“Efficient Dynamics”

By Bruce McCulloch


That, folks, is what BMW calls protecting the environment; building more fuel-efficient and earth-friendly “eco” cars. Rather than sticking to the usual catch phrases of having their vehicles named such things as “LEV” (Low Emissions Vehicle), BMW deems such a name necessary to separate themselves from most every other company who practice the identical, uh, practice.

Mind you, this is not limited to their ideals and practices on emissions, but most everything; as of late, BMW has had the great tendency to label every basic and simple technological invention with some special name; and quite frankly, it’s a marketing gimmick which is just starting to piss me off.

Now, let us take a look at the many BMW marketing names.

“Active Hybrid”:
Rather than the simple approach at calling their upcoming hybrid system a mere “Hybrid”, it just has to be an “Active Hybrid”. So then, am I supposed to believe that hybrids developed by that of Toyota and Co. are non-active?

Furthermore, BMW says the Active Hybrid version of the X6 will feature “a high-performance battery” and a “high-efficiency combustion engine”. Now quite frankly, this is bunch of doo-hickey.

Sport Utility Vehicle (AKA “SUV”) used to be a hot type of vehicle, but it’s now a thing of the past and that’s why BMW chooses to label its X5 and X3 with the name of “SAV”. And thus indicates “Sport Activity Vehicle” – because it’s oh-so-good to advertise something that gives you an “active lifestyle”. Oh, please…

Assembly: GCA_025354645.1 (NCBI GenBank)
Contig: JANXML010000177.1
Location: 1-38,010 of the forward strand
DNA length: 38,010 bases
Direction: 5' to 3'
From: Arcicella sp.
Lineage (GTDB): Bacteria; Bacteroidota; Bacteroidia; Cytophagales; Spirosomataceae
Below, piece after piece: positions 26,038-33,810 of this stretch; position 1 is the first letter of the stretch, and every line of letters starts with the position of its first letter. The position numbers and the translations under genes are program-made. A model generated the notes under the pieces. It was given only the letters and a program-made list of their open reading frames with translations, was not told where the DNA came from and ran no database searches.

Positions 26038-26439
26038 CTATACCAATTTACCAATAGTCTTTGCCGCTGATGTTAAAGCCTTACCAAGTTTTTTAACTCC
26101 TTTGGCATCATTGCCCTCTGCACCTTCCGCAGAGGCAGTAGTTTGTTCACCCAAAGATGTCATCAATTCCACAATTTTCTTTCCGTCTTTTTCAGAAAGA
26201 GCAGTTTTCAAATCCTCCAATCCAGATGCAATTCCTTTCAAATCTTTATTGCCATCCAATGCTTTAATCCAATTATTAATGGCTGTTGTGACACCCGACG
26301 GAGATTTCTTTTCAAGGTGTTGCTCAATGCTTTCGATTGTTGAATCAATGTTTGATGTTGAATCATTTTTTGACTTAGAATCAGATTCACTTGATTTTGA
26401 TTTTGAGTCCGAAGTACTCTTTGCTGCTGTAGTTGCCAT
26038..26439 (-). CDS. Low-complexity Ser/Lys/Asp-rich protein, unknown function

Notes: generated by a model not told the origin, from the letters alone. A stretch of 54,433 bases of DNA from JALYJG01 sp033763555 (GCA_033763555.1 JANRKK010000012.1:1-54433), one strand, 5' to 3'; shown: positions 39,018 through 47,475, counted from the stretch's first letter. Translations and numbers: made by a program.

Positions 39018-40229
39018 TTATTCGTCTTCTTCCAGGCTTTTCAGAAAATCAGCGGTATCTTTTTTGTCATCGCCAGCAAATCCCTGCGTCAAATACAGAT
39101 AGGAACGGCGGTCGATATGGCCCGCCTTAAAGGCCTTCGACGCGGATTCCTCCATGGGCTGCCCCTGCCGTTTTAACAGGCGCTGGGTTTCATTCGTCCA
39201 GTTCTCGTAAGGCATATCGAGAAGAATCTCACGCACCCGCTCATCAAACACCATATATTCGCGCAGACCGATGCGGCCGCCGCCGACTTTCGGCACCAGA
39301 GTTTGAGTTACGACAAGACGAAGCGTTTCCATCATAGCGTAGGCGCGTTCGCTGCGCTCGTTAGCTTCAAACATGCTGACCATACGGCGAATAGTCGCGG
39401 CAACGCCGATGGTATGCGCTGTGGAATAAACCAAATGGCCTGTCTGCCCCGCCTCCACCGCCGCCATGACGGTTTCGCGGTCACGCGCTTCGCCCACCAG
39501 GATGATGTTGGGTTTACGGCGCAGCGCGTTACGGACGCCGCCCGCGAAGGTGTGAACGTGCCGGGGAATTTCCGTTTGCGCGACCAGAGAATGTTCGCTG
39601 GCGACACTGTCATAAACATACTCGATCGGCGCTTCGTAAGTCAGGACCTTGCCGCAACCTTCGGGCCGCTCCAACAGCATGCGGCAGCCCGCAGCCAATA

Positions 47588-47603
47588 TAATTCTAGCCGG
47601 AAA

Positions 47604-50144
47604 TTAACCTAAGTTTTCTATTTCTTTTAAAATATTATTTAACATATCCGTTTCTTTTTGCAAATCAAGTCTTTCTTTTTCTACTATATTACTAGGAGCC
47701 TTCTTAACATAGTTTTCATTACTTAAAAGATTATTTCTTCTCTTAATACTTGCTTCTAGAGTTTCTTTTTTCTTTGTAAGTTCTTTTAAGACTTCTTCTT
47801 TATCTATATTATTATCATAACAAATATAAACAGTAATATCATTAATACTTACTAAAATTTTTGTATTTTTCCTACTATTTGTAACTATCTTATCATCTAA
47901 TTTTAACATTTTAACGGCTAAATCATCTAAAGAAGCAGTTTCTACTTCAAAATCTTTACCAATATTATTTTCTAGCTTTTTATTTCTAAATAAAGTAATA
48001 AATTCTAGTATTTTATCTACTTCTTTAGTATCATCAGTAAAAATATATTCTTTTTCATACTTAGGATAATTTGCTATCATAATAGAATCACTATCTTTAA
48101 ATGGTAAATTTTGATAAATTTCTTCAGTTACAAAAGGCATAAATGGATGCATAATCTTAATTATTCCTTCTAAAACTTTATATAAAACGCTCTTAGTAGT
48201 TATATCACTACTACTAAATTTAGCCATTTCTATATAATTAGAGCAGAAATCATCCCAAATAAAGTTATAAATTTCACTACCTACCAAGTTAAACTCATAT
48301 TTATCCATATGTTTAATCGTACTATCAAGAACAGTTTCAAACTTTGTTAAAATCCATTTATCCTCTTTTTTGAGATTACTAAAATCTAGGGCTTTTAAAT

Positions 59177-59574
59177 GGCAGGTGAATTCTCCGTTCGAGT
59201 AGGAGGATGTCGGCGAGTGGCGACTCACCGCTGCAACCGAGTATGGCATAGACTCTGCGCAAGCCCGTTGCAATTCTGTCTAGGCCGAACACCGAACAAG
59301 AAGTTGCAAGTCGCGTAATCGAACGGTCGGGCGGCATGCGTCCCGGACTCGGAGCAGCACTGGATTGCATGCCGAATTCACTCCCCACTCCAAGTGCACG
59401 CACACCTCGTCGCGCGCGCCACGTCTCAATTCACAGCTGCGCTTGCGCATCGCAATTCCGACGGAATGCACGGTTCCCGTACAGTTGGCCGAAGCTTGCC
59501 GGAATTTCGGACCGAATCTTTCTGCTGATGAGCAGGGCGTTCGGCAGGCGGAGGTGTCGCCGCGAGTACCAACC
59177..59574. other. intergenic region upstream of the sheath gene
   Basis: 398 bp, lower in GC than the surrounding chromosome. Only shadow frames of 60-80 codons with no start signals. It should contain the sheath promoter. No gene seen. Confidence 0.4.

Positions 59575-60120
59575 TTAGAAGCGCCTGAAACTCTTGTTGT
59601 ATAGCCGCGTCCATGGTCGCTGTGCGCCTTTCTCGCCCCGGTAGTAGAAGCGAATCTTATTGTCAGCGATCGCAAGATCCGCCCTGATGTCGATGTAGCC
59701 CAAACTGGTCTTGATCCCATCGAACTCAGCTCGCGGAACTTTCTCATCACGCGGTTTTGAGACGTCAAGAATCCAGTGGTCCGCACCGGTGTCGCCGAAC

With BMW’s upcoming sporty X6 (the concept of which was seen at Frankfurt), BMW thought neither “SUV”, nor “SAV” was appropriate. No, instead the swoopy X6 is called an “SAC”. This indicates “Sport Activity Coupe” and you know, that’s really great considering the vehicle has four doors and is a 4X4 – no matter how pointless it is as one, but then that’s just about right for all “performance” SUVs and a whole ‘nother ball of wax…

BMW’s next addition to their lineup – codenamed the V5 with production slated for 2009 – will wear the acronym of “PAS”. And like previous mock-ups, this has some sort of deep meaning, or at least BMW would like to believe. “PAS” stands for “Progress Activity Sedan”. Which sort of reminds me of those inscrutable, tortured Chinese-to-English translations the Chinese are putting on their home-grown cars these days, and seems faintly ridiculous on a BMW.

And I’ve saved the absolute best for last,

What do you call a facelift of a vehicle? Well, I, like most everyone else, call it a “facelift” as it seems logical. But of course, that’s too simplistic, so BMW calls them “LCI”; or in other words, a “Life Cycle Impulsive”.

Now excuse me, but that’s completely idiotic. We all know that neither the true enthusiast, nor the poseur, is going to purchase any of these vehicles and call them any of the aforementioned. Additionally, our current market situation has a great deal of these vehicles selling themselves, even with stiff competition – so is there really a need for such linguistic embroidery?

And while we’re on the subject of marketing tactics from BMW, I’d like to mention my displeasure with the European brochure of the M3 that I recently got the opportunity to read. In this particular brochure BMW employs a series of aggressive marketing tactics to make its competition look weak-minded. And for comparison, they’ve focused on three other entities; the Porsche 911, the Audi RS4 and the Mercedes-Benz CLK63 AMG.

In the case of the 911, BMW’s strategy is to acknowledge the 911’s greatness as a sports car, but make note of its lack of usability as a daily driver because of its tiny rear seats and small boot space. And whilst the boot space is small and the rear seats tiny, a large number of 911 owners would argue that their car can comfortably be used as a daily driver. Yes, it’s most likely not as good as a daily driver as the M3, but is there really a need to make such a dramatic attempt at downplaying the competition?